A thorough and innovative look at a burgeoning national problem.

FIXING THE U.S. CRIMINAL JUSTICE SYSTEM

A book calls for the reform of the American criminal justice system.

The United States has the highest incarceration rates in the world and a prison system that annually imposes unsustainably astronomical costs. Even worse, Brakke (The Price of Justice in America, 2016, etc.) argues, the social costs of its dysfunction are devastating. Families are financially ruined and torn asunder by emotional distress; children are forced to grow up without their fathers; and a toxic prison culture contributes to skyrocketing rates of criminal recidivism. The author investigates the issue from a myriad of broad perspectives, thoughtfully discussing prosecutorial and judicial dereliction, police misconduct, and systemic problems like a plea-bargaining system that unfairly disadvantages poorer defendants. He excoriates the failed war on drugs, not only for its role in filling prisons with nonviolent offenders saddled with indefensibly punitive sentences, but also for its pervasive racial bias. Furthermore, Brakke blames sensationalist journalism for irresponsibly depicting defendants as guilty irrespective of the available evidence and for fanning the already hot flames of racial tension. In his passionate and meticulous book, Brakke prescribes numerous, detailed solutions to these nagging problems, including a greater emphasis on rehabilitation in prison, increased judicial discretion with respect to sentencing, and a standardized system for training police officers in the use of deadly force. Some of his suggestions are not only familiar, but also widely practiced; for example, equipping police officers with cameras to encourage better behavior. But he also offers intriguingly novel ones, like establishing separate courts for urban, suburban, and rural areas and promoting a more sensitive, localized approach to law enforcement while neutralizing the prejudices upper-class citizens harbor about inner-city life. Some of his more controversial judgments could use more empirical substantiation; for example, Brakke claims that, with respect to the media, “liberal racial bias seems to target whites.” But the study is generally rigorous and evenhanded and makes an admirable effort, in plainly readable prose, to consider opposing sides on any given issue. His measured tone is especially notable when discussing particularly contentious topics like the police use of stop-and-identify to canvass for criminal suspects.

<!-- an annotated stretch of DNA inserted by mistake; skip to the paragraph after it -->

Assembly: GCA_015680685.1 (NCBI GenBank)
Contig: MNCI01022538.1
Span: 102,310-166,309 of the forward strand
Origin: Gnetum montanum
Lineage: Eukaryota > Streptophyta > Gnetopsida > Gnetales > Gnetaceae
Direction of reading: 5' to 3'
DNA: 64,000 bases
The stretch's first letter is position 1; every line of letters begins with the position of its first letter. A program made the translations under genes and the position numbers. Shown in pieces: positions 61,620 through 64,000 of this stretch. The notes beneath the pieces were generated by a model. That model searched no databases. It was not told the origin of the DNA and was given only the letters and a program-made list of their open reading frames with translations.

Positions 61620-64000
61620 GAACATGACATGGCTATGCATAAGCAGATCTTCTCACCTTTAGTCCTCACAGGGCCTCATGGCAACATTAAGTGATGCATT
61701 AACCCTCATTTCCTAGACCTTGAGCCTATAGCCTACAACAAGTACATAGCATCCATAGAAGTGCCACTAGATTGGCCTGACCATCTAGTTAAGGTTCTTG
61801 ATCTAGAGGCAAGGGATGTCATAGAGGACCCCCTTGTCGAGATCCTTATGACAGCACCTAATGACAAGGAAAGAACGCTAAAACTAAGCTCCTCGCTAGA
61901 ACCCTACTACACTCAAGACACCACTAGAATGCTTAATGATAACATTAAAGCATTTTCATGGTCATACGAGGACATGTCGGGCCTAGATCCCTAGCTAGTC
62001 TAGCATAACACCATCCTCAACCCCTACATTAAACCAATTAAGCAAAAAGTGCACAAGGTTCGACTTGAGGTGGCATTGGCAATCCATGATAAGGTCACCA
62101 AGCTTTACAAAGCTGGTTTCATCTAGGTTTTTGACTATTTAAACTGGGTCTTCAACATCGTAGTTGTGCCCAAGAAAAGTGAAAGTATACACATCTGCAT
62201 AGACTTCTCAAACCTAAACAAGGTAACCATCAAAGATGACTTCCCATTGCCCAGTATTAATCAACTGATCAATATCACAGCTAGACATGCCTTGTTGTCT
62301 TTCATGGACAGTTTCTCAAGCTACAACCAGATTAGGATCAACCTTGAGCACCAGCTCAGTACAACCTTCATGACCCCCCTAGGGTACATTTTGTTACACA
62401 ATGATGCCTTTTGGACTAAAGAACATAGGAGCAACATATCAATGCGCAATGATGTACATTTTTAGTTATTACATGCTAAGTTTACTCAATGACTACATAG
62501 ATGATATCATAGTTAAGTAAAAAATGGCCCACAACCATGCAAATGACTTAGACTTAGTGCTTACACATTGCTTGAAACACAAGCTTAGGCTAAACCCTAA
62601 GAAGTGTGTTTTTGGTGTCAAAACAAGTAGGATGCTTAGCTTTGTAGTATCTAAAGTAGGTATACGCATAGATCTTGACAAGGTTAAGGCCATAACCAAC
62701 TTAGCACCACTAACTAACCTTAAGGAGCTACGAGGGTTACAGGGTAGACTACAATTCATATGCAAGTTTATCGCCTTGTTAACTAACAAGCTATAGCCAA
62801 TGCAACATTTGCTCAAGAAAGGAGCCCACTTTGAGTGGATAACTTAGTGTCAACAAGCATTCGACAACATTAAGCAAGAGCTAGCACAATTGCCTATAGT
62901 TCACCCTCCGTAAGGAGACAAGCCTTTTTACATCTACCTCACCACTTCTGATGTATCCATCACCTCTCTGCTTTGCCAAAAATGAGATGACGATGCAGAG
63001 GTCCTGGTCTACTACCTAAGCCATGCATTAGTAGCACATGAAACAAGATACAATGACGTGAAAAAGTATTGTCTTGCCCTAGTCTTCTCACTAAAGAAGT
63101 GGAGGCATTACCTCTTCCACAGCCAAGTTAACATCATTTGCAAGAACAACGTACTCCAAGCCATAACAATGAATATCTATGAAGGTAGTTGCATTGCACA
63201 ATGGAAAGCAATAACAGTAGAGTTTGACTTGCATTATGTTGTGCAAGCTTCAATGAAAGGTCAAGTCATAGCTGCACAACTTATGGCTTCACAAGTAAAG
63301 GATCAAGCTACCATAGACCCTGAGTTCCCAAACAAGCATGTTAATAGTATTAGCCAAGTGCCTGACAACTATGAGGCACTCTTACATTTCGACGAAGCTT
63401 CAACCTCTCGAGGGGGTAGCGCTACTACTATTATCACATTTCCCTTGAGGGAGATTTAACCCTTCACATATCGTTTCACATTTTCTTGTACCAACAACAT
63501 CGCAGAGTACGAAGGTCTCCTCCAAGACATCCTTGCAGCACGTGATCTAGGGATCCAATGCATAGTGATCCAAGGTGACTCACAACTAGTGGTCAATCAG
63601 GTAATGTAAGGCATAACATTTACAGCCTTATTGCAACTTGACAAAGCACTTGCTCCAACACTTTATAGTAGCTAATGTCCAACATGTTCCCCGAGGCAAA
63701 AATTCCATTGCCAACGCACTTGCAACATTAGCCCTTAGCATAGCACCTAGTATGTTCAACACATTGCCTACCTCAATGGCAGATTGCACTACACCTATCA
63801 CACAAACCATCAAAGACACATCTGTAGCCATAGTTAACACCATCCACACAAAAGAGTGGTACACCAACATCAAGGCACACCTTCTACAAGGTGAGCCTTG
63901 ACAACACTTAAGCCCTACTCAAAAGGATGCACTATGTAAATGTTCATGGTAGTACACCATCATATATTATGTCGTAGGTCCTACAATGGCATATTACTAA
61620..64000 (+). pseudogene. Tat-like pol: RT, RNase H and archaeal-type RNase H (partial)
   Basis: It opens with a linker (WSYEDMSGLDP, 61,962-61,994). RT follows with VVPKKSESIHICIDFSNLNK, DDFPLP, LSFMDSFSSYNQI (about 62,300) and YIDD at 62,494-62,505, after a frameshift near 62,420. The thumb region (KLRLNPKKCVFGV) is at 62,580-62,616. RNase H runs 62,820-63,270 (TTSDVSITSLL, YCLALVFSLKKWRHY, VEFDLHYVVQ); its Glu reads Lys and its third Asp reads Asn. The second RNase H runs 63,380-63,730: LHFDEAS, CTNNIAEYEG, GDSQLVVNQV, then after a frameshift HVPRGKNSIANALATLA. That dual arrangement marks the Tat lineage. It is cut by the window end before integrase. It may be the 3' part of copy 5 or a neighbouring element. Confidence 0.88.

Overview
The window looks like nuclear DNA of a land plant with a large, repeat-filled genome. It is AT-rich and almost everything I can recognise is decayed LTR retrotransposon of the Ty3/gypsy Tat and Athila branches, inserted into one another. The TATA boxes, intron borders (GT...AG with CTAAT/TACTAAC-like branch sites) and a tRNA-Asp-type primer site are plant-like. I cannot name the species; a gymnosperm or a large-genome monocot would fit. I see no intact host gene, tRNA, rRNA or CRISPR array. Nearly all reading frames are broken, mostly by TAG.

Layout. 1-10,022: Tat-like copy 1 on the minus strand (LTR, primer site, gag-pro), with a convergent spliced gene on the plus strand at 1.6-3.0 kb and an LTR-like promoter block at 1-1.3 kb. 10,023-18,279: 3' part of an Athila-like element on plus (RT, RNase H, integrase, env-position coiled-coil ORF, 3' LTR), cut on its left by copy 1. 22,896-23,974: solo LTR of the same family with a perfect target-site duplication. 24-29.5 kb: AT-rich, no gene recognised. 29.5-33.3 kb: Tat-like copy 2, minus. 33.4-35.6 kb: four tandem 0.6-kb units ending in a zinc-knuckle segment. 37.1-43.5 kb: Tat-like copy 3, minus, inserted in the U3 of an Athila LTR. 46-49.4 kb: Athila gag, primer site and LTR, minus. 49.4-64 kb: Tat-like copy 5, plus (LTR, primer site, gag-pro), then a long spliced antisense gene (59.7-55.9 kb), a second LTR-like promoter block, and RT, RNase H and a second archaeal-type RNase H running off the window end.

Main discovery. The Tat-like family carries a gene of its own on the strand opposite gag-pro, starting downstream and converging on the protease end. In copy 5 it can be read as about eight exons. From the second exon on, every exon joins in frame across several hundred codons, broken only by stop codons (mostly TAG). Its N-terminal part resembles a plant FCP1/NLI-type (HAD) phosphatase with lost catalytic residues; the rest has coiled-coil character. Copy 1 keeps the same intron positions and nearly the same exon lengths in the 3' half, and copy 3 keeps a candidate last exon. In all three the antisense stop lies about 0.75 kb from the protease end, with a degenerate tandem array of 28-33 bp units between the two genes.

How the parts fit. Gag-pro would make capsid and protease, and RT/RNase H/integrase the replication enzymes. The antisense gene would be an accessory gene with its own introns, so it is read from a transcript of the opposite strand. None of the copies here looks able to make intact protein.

A thorough and innovative look at a burgeoning national problem.

Pub Date: Jan. 10, 2018

ISBN: 978-1-947466-34-0

Page Count: 142

Publisher: American Leadership Books

Review Posted Online: Jan. 18, 2018

Kirkus Reviews Issue: Feb. 15, 2018

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Stricter than, say, Bergen Evans or W3 ("disinterested" means impartial — period), Strunk is in the last analysis...

THE ELEMENTS OF STYLE

50TH ANNIVERSARY EDITION

Privately published by Strunk of Cornell in 1918 and revised by his student E. B. White in 1959, that "little book" is back again with more White updatings.

Stricter than, say, Bergen Evans or W3 ("disinterested" means impartial — period), Strunk is in the last analysis (whoops — "A bankrupt expression") a unique guide (which means "without like or equal").

Pub Date: May 15, 1972

ISBN: 0205632645

Page Count: 105

Publisher: Macmillan

Review Posted Online: Oct. 28, 2011

Kirkus Reviews Issue: May 1, 1972

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IN MY PLACE

From the national correspondent for PBS's MacNeil-Lehrer Newshour: a moving memoir of her youth in the Deep South and her role in desegregating the Univ. of Georgia. The eldest daughter of an army chaplain, Hunter-Gault was born in what she calls the ``first of many places that I would call `my place' ''—the small village of Due West, tucked away in a remote little corner of South Carolina. While her father served in Korea, Hunter-Gault and her mother moved first to Covington, Georgia, and then to Atlanta. In ``L.A.'' (lovely Atlanta), surrounded by her loving family and a close-knit black community, the author enjoyed a happy childhood participating in activities at church and at school, where her intellectual and leadership abilities soon were noticed by both faculty and peers. In high school, Hunter-Gault found herself studying the ``comic-strip character Brenda Starr as I might have studied a journalism textbook, had there been one.'' Determined to be a journalist, she applied to several colleges—all outside of Georgia, for ``to discourage the possibility that a black student would even think of applying to one of those white schools, the state provided money for black students'' to study out of state. Accepted at Michigan's Wayne State, the author was encouraged by local civil-rights leaders to apply, along with another classmate, to the Univ. of Georgia as well. Her application became a test of changing racial attitudes, as well as of the growing strength of the civil-rights movement in the South, and Gault became a national figure as she braved an onslaught of hostilities and harassment to become the first black woman to attend the university. A remarkably generous, fair-minded account of overcoming some of the biggest, and most intractable, obstacles ever deployed by southern racists. (Photographs—not seen.)

Pub Date: Nov. 1, 1992

ISBN: 0-374-17563-2

Page Count: 192

Publisher: Farrar, Straus and Giroux

Review Posted Online: May 20, 2010

Kirkus Reviews Issue: Sept. 1, 1992

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